There were reasons for long backup that closed I-5

Fatal truck crash was in difficult location, left lots of debris; cause not known

Staff writerDecember 18, 2013 

I5Backup

State Trooper responding to a fatal accident on I-5 Southbound near Mounts Rd. squeeze by traffic at a standstill for miles Monday 12/16/13. Traffic on streets in nearby DuPont were snarled as well as people exited I 5 southbound in DuPont to avoid the backup.

DEAN J. KOEPFLER — Staff photographer Buy Photo

Some people, including many who sat in the backup for hours, were left wondering why it took authorities more than 10 hours Monday to reopen southbound Interstate 5 near DuPont after a fiery wreck that left a man dead.

Washington State Patrol spokesman Guy Gill provided the answers Tuesday: The location of the wreck, the fact it involved a fatality and the large amount of debris generated combined to delay authorities’ efforts to get traffic flowing again on the state’s main north-south artery.

“This was a big crash,” Gill said. “It just takes time.”

Troopers were no closer Tuesday to determining what caused the wreck, which happened about 10:15 a.m. when a man lost control of his northbound pickup, crossed the median, hit a box truck and slammed head-on into a tractor-trailer, killing the driver of that rig and prompting the long-term closure of part of the interstate.

The pickup driver was in stable condition in a local hospital and facing surgery. Investigators had not been able to speak to him about what happened, Gill said. There was no evidence at the scene that the driver was impaired by drugs or alcohol, but troopers were awaiting the results of blood tests and an interview with the man before drawing any conclusions, Gill said.

He added it’s possible the man suffered a medical incident of some kind just before the wreck.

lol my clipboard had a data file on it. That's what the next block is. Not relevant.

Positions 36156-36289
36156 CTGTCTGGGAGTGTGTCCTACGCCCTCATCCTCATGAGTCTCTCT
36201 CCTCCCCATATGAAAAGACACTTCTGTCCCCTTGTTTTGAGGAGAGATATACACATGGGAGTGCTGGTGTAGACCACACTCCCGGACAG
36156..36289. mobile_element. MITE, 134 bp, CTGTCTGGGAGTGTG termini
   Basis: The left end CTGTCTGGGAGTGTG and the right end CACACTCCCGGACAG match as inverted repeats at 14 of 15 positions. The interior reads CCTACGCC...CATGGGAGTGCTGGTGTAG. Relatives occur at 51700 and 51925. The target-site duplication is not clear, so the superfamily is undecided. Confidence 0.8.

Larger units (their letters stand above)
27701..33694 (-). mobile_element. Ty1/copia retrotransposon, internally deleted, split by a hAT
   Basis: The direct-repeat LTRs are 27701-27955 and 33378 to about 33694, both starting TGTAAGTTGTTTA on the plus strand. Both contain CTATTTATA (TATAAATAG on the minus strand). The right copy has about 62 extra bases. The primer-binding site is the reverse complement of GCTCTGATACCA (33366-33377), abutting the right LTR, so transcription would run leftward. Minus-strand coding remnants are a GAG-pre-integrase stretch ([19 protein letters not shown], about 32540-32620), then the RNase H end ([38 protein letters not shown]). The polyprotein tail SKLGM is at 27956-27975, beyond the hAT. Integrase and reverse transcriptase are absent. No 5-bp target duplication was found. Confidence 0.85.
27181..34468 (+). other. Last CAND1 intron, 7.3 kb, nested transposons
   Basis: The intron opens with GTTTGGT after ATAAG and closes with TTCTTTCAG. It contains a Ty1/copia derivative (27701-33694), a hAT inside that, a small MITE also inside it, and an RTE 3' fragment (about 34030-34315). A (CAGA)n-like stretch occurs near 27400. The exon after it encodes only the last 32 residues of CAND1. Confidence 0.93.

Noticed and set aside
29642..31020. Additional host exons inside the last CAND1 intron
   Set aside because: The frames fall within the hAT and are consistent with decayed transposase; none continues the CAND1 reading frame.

“We’ll turn over every stone,” Gill said.

The man lost control of his truck, which was pulling a rental trailer, while traveling north near Mounts Road. The pickup crossed the median and hit a southbound box truck and then the tractor-trailer. The box truck and big rig both caught fire.

The tractor-trailer’s driver, 59-year-old Dale Weaver of Jamestown, Ohio, died at the scene. Two people in the box truck escaped without serious injury.

Traffic quickly began backing up after the crash, with the jam eventually leading into Tacoma nearly 10 miles away. Some drivers reported sitting on the freeway in stop-and-go traffic for as long as six hours before making it past the scene.

Where the collision occurred had a lot to do with it, Gill said. Traffic is always heavy on that stretch of I-5, he said, and there are few options for detouring around a crash there.

“That is our choke point in this area,” he said. “Think about it: Anyone traveling from Seattle or Tacoma to Olympia or points farther south takes I-5.”

Troopers diverted some traffic off the interstate and along a route that took southbound drivers through Yelm before reconnecting them with I-5 at points south, but it did little to alleviate congestion.

Complicating matters was the fact that the crash was a fatality, which essentially turned the freeway there into a large crime scene.

Investigators had to take measurements on both sides of the freeway, document the locations of all the vehicles involved and the debris field, interview witnesses and conduct other work, Gill said.

“We owe it to everyone involved — the drivers, their families, the public in general — to do a thorough investigation,” he said.

Once that was accomplished, investigators from the Pierce County Medical Examiner’s Office had to retrieve Weaver’s body.

“It’s a process,” Gill said.

Finally, crews had to be called in to remove the damaged vehicles, pick up debris and clean up fluids spilled on the road, he said.

Removing Weaver’s tractor-trailer was particularly difficult because it burned “to the ground,” Gill said.

“The tires burned away,” he said. “You could not even roll it.”

Troopers brought in a front-end loader, as many as seven tow trucks and a street sweeper to clear up all the debris, Gill said.

“There was diesel fuel, motor oil and other fluids on the roadway,” he said. “They had to put down sand and clean up a large amount of debris. It was a big job.”

Why the wait?

Several factors contributed to leave hundreds of drivers stalled for hours Monday, according to the Washington State Patrol:

 • Heavy traffic.

 • Few detour options.

 • Fatality investigation — interviewing witnesses, taking measurements and documenting locations of vehicles and debris field.

 • Retrieval of driver who died.

 • Removal of damaged vehicles, including gutted tractor-trailer.

 • Pickup of debris.

 • Cleanup of spilled fluids on roadway.

Adam Lynn: 253-597-8644 adam.lynn@ thenewstribune.com

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